Simple Methods You Can Stop Coronary heart Illness and Diabetes, In line with a Registered Dietitian


Heart disease and type 2 diabetes often go hand-in-hand because they have similar risk factors.

Both diabetes and heart disease are considered non-communicable or chronic diseases. Unlike viral infections like the common cold or flu – or even infectious diseases like COVID-19 – which are caused by one thing, chronic illness is caused by a number of risk factors.

“While there are some risk factors that people are born with or cannot change, [such as] Age gender, [and] Family history, the way we live, move around, and eat also contribute to the risk of developing these conditions – especially when people have more than one risk factor, “says Becky Ramsing, MPH, RDN and Senior Program Officer at the Johns Hopkins Center for a future worth living.

However, according to ramsing, most risk factors – including diet, physical activity, and smoking – are largely preventable. (See Also: 100 Easiest Recipes You Can Make).

What Are Some Simple Ways To Prevent Heart Disease And Diabetes?

Diet plays a huge role in preventing chronic diseases. For example, having a pint of ice cream every now and then doesn’t necessarily increase your risk if you likely eat these types of unhealthy foods on a routine basis.

“Studies show that people who regularly eat more whole grains, vegetables, fruits, beans, and nuts – and less red meat, processed meats, saturated fats, highly processed foods, and sugars – tend to have less diabetes and heart disease,” she says.

A predominantly plant-based diet is an important way to reduce the risk of chronic illness, as foods tend to be higher in fiber, vitamins, and antioxidants. Not to mention, plant-based foods tend to be much lower in saturated fat as well.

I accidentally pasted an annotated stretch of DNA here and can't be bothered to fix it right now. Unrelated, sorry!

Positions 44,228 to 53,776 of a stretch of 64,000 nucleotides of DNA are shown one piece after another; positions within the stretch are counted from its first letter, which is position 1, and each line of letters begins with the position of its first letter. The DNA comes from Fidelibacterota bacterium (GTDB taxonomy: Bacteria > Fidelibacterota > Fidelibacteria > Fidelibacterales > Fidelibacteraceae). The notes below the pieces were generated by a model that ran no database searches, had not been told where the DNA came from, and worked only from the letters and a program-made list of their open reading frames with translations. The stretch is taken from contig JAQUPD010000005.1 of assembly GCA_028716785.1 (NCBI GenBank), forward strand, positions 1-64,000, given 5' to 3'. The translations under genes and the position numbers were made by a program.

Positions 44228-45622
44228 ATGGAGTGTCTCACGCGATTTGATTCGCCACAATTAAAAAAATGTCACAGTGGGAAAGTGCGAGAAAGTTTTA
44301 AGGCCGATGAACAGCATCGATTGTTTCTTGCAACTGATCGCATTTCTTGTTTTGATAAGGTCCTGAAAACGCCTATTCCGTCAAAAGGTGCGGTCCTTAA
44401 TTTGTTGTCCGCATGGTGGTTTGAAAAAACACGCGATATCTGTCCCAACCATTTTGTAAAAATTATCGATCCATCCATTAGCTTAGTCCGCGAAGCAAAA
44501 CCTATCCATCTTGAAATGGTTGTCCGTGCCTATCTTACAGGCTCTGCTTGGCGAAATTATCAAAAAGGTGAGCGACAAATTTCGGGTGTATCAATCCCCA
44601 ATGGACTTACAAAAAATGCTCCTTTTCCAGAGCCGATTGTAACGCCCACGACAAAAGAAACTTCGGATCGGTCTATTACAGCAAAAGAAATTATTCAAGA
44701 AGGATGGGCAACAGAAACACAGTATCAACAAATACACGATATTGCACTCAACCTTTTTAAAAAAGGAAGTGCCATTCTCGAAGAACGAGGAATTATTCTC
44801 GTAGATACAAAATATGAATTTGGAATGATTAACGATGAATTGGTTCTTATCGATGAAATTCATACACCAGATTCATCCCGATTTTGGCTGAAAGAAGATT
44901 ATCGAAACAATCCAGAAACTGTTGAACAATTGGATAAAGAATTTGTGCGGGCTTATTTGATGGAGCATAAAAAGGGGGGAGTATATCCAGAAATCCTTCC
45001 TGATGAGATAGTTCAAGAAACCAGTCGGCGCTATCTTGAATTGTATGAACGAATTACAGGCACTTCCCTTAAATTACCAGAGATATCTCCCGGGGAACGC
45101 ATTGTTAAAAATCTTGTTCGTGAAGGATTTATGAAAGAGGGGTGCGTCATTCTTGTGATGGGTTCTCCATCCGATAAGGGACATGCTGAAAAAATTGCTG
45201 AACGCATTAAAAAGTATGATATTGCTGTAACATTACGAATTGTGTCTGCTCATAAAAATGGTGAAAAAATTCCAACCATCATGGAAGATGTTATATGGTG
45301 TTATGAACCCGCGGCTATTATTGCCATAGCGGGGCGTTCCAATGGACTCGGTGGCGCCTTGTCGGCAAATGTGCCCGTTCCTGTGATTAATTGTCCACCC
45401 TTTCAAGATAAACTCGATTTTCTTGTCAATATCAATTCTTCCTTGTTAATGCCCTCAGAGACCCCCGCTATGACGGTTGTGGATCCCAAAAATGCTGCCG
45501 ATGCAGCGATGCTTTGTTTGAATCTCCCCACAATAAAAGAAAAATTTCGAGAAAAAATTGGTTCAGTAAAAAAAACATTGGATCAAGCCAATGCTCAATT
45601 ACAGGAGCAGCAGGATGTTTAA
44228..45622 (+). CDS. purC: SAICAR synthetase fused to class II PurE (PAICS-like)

“Red and processed meat, on the other hand, is rich in saturated fat,” says Ramsing. “And eat Too much can increase your risk of heart disease, diabetes, and even some cancers. “

On the contrary, replacing red meat with beans and lentils can help improve blood sugar levels, which are vital in preventing diabetes, as well as cholesterol and blood pressure levels – two main risk factors for cardiovascular disease.

“Whole grains are possibly one of the most important food groups in preventing diabetes,” says Ramsing. “Consumption of whole grains was associated with 11% and 7% lower risk of type 2 diabetes in men and women, respectively, per whole grain serving (16 grams) per day.”

How could a plant-based diet help you prevent chronic diseases?

Fruits, vegetables, legumes and nuts all contribute to the diversification of intestinal bacteria. A wide variety of bacteria in the gut are linked to good health, according to Ramsing. Lower bacterial diversity, on the other hand, is linked to obesity, type 2 diabetes, inflammation and high cholesterol levels.

“Much of this is believed to be due to fiber from diets high in vegetables and fruits, which promote healthy bacteria,” she says. “Fats from nuts, seeds, vegetable oils and seafood can also have a positive effect on our intestines. They are rich in monounsaturated and polyunsaturated fats as well as protective phytochemicals and polyphenols.”

Of course, exercise is also the key to preventing chronic diseases. Take a brisk walk, jog the local trail, or cycle for 30 minutes each day.

“While you can’t guarantee you won’t get heart disease or diabetes, even if your family does, you can significantly reduce the chances of getting them,” says Ramsing.

For more health tips, see 8 Ways To Support A Healthy Immune System, Harvard said.